2. Overview. If a BizTalk developer opens up a map and sees lots of scripting functoids, he needs to open them all up and examine the code inside it in order to know what the map does. And after looking at 5 different scripting functoids, he needs to go back and look at the first again. Really annoying!

If I am doing a rally complex map where the number of custom scripting functoids is larger than the number of built-in functoids, I might consider using a custom XSLT script… but this haven’t happened yet :-) And also, if i run into really serious performance issues, I will consider it as well, off course.

Just my thoughts.


Wednesday, 08 July 2009 21:36:39 (Romance Daylight Time, UTC+02:00)  #    Comments [2]  | 
Tuesday, 07 July 2009

Hi all

When trying to help the guy I wrote about in http://blog.eliasen.dk/2009/07/07/DistinguishedFieldNotWorking.aspx getting his distinguished field working, another guy suggested that he just used he xpath function instead of trying to get the distinguished field working. Now, he actually ended up using the xpath function because he had a reserved word in the xpath statement to the field he needed to access the field, but I thought I’d just write a post about why the xpath function should be avoided and perhaps generalize the post to the usage of promoted properties, distinguished fields and the xpath function. When to use what and why…

Why use distinguished fields over the xpath function

  1. Readability. Inside an expression shape, it is much easier for a BizTalk developer to look at “Message.MyElement.MyField” than it is to look at “xpath(Message, “string(/*[local-name()=’MyElement’ and namespace-uri()=’http://mynamespace.com/something/somethingmore’]/*[local-name()=’Myfield’ and namespace-uri()=’’])”)”
  2. Maintainability. If you need to change a schema at some point, the distinguished field is automatically updated to correspond to the new xpath expression that points to the relevant field (if you are using the BizTalk Editor, that is). If you use the xpath function, you need to find ALL occurrences of the xpath function in your entire solution that has an xpath expression that needs to be updated.
  3. Performance. If you use the xpath expression to get values form a message, then the entire message needs to be loaded from the database and the xpath expression is then evaluated. Distinguished fields, on the other hand, are kept in the context of the message and is therefore loaded quickly at runtime.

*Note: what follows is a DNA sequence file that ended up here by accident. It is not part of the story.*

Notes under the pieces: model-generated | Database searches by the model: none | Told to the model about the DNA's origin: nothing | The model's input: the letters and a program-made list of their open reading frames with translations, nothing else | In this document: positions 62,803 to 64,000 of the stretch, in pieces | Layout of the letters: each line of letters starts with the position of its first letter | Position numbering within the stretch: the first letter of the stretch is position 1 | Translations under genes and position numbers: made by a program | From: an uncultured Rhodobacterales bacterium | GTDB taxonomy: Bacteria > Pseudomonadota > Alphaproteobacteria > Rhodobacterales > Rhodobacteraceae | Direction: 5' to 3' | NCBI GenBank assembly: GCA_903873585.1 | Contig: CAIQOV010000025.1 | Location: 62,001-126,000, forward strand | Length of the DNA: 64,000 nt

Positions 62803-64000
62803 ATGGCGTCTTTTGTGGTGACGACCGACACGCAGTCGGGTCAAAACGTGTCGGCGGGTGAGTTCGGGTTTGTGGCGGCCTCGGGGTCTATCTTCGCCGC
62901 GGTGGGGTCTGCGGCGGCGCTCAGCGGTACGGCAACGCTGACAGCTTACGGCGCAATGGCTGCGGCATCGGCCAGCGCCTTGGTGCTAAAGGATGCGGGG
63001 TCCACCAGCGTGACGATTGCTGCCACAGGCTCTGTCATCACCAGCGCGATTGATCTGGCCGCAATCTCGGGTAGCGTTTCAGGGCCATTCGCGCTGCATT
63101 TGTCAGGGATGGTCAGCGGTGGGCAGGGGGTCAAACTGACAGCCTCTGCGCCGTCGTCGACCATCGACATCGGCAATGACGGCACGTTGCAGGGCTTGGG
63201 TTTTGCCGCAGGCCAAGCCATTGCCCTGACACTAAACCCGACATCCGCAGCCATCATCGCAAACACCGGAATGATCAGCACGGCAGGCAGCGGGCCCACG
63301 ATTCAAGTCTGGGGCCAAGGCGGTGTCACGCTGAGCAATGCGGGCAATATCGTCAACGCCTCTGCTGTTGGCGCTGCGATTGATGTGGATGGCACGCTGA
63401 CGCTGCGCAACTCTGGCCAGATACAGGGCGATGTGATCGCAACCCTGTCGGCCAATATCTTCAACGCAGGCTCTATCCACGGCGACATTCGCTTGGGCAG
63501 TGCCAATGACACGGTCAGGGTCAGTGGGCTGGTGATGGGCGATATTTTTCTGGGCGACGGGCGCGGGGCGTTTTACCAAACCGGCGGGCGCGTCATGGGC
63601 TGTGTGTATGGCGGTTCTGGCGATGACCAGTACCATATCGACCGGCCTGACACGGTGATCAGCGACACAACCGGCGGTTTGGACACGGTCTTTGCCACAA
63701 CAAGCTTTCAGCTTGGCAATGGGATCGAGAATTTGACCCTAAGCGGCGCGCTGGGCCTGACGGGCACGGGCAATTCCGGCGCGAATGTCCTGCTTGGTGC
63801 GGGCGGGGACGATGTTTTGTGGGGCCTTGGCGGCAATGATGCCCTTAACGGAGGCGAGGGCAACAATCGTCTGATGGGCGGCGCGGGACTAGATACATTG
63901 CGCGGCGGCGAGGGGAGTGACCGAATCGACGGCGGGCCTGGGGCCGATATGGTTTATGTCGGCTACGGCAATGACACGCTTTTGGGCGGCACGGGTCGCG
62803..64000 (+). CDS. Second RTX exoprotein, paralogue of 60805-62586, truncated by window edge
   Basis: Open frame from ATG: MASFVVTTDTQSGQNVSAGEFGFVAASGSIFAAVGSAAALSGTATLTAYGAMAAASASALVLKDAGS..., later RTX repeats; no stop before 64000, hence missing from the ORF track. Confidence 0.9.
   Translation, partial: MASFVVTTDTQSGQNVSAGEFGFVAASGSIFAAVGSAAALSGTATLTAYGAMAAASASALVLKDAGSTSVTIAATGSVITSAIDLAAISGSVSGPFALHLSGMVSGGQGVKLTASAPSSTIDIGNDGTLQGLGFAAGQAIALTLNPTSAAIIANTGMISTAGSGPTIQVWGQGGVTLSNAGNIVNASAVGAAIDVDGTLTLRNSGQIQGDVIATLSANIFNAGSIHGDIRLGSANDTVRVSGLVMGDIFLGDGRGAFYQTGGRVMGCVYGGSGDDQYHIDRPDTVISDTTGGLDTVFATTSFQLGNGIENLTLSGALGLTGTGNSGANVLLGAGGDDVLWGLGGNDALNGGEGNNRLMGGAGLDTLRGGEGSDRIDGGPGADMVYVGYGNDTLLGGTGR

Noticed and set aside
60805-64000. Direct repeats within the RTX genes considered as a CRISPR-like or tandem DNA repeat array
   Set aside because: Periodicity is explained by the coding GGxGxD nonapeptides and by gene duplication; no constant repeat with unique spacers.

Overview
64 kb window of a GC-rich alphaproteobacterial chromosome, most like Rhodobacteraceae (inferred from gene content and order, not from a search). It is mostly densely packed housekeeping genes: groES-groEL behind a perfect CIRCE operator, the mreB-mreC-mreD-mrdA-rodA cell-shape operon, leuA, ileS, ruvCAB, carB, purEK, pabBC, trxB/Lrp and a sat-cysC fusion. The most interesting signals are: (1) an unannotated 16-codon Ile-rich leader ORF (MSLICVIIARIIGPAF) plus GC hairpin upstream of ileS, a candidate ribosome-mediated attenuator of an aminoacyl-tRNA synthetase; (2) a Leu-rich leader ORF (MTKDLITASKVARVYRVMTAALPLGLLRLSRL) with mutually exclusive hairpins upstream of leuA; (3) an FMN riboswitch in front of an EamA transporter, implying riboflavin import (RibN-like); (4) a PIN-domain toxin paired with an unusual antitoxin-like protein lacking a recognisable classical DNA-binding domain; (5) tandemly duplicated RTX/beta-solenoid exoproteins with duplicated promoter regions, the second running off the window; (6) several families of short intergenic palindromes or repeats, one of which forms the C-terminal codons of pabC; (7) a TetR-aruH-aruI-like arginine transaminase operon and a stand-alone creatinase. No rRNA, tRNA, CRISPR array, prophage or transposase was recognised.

Why use promoted properties over distinguished fields

  1. Routing. Only promoted properties can be used for routing in the internal publish/subscribe engine if you need to route based on the content of a message.
  2. Correlation. If you need to correlate a received message into a specific instance of your orchestrations, then you need to do this using promoted properties, as these are the only properties that can be added to a correlation type. This makes sense when you think of it, because correlation is really just runtime routing - setting up the correct subscriptions at runtime that will make the message hit the correct orchestration instance. And routing can only be done with promoted properties, hence these are needed for correlation.
  3. Tracking. You cannot track distinguished fields – for tracking, you need promoted properties.

Why use the xpath function

  1. Distinguished fields cannot be used because there is a reserved word in the path of the xpath expression
  2. Distinguished fields cannot be used because you need to set or read a value from a reoccurring element

Why use distinguished fields over promoted properties

  1. Performance. You want to keep the number of promoted properties as low as possible, since the messaging engine really needs as few promoted properties as possible to evaluate when finding out which subscriptions match an incoming message that is published to the MessageBox.

So, to sum up: Use distinguished fields whenever possible, switching only to xpath function or promoted properties if really needed.


Tuesday, 07 July 2009 23:36:10 (Romance Daylight Time, UTC+02:00)  #    Comments [0]  | 

Hi all

A guy on the forums posted a very small schema, in which he had promoted an element as a distinguished field.

His schema was this:

<?xml version="1.0" encoding="utf-16" ?>
<xsd:schema xmlns:b="http://schemas.microsoft.com/BizTalk/2003" attributeFormDefault="unqualified" elementFormDefault="qualified" xmlns:xsd="http://www.w3.org/2001/XMLSchema">
  <xsd:element name="outbound_task">
        <properties xmlns="http://schemas.microsoft.com/BizTalk/2003">
          <property distinguished="true" xpath="/*[local-name()='outbound_task' and namespace-uri()='']/*[local-name()='task' and namespace-uri()='']/*[local-name()='task_id' and namespace-uri()='']" />
        <xsd:element name="task">
              <xsd:element minOccurs="0" name="task_id" type="xsd:decimal" />